Anamorphosis in the Sky

Anamorphosis is an artistic technique by which the artist presents a somewhat mysterious image that can only be properly interpreted from a particular perspective or vantage point. Viewers of anamorphic images must complete an anamorphic action item (like standing in the right position, holding up a special curved mirror, or using a secret decoder ring…) in order to the see the image as it is intended to be seen. Anamorphosis means “formed again” in Greek.

Radical Sunset

One night last summer, I went out onto my deck* at dusk. It’s a good deck, high on a hill, facing west toward the Olympic Mountains of Washington State. As it happens, a radically beautiful sunset lured me out, but it was warm and I had bats for company, so I decided to welcome the stars after bidding the sun good night. I stared at a blank indigo dome edged with violent pink brushstrokes, knowing the stars were already there. My eyes flitted back and forth, seeking the first star, and finally it appeared, directly in front of me. Just then, I realized I was experiencing a kind of natural anamorphosis. It was temporal (related to my position in time) rather than spatial (related to my position in space): I was in a perfect position to view the stars but until the time was right, I would not see them. This revelation suddenly made me suspicious that anamorphosis, the notion that something is only recognizable from a particular perspective or position, was far more common, and far more varied, than I might have guessed. Which got me thinking about revelation.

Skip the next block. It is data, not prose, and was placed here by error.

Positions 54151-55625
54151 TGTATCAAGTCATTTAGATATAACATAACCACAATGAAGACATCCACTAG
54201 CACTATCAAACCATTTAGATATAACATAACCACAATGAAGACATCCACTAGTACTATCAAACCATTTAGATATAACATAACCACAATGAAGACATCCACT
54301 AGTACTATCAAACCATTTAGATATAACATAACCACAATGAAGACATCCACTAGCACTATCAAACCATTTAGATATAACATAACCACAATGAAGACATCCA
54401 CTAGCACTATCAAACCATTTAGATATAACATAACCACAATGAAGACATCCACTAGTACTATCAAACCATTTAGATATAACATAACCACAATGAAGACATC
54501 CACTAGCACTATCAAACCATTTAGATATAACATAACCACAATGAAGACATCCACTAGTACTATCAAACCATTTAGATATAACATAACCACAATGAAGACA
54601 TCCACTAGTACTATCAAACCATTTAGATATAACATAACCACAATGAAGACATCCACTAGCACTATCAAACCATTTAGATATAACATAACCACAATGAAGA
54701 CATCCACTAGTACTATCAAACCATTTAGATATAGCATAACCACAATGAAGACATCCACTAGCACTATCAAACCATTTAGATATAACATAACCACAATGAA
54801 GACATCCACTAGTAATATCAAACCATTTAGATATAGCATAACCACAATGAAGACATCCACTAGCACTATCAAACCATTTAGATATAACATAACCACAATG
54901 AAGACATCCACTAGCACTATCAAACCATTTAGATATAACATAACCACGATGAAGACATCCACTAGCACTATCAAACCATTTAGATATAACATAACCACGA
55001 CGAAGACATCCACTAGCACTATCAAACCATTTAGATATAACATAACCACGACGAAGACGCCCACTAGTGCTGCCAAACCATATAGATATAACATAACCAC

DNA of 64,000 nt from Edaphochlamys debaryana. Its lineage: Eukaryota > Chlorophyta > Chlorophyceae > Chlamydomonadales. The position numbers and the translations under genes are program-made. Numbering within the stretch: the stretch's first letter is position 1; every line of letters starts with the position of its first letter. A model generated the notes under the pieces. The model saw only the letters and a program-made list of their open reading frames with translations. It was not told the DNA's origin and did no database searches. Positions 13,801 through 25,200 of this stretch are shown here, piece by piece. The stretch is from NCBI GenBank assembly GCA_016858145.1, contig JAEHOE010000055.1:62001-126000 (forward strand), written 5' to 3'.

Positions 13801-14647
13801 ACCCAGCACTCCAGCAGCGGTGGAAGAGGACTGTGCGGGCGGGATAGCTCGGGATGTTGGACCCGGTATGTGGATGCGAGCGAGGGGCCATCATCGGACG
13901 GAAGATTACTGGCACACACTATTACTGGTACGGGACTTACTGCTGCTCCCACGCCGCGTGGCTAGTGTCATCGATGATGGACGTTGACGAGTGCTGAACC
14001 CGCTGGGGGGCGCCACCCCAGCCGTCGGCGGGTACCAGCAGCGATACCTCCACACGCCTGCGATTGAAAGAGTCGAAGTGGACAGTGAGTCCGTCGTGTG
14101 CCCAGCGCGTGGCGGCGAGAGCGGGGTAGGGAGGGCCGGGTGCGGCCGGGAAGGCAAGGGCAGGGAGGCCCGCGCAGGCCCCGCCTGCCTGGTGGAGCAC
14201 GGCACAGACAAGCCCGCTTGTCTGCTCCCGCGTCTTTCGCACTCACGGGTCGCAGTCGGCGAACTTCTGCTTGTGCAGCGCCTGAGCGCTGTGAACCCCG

In any contemplation of revelation – for this is the end result of anamophosis – we become, at some point, acutely aware of the limitations of our vision. From our fixed temporal and spatial position in an infinite universe, we can, at best, grope for understanding, seeking diligently for elusive clues that will bring the world into alignment. Though scientists have generated a great deal of knowledge about how the universe works, they have little to offer in the form of plausibly conclusive answers to life’s biggest questions. Conversely, theologians provide little empirical data about how the universe works but have a great deal to say about why it works. One of the most profound (and frustrating) conclusions we are offered is that, as finite beings, we will never know everything. Worse yet, it appears, if you go for such things, that God set it up this way on purpose. The prophet Isaiah quotes God himself, telling us, “For my thoughts are not your thoughts, neither are your ways my ways, declares the LORD. As the heavens are higher than the earth, so are my ways higher than your ways and my thoughts than your thoughts.” Which, for would-be universal code-crackers, is somewhat depressing. But hold on. A few hundred years later, the apostle Paul promises anamorphic resolution after all, “Now we see but a poor reflection as in a mirror; then we shall see face to face. Now I know in part; then I shall know fully, even as I am fully known.” For now, he implies, we have to be satisfied with a sort of catoptric anamorphosis (using a special mirror to see an image). At some future point, however, everything will become clear.

It is an exciting promise, except when we remember that the anamorphic action item is death.

* Yeah. That’s the view from my deck.

This entry was posted in Deep Thoughts (and some long words). Bookmark the permalink.

Leave a Reply

Your email address will not be published. Required fields are marked *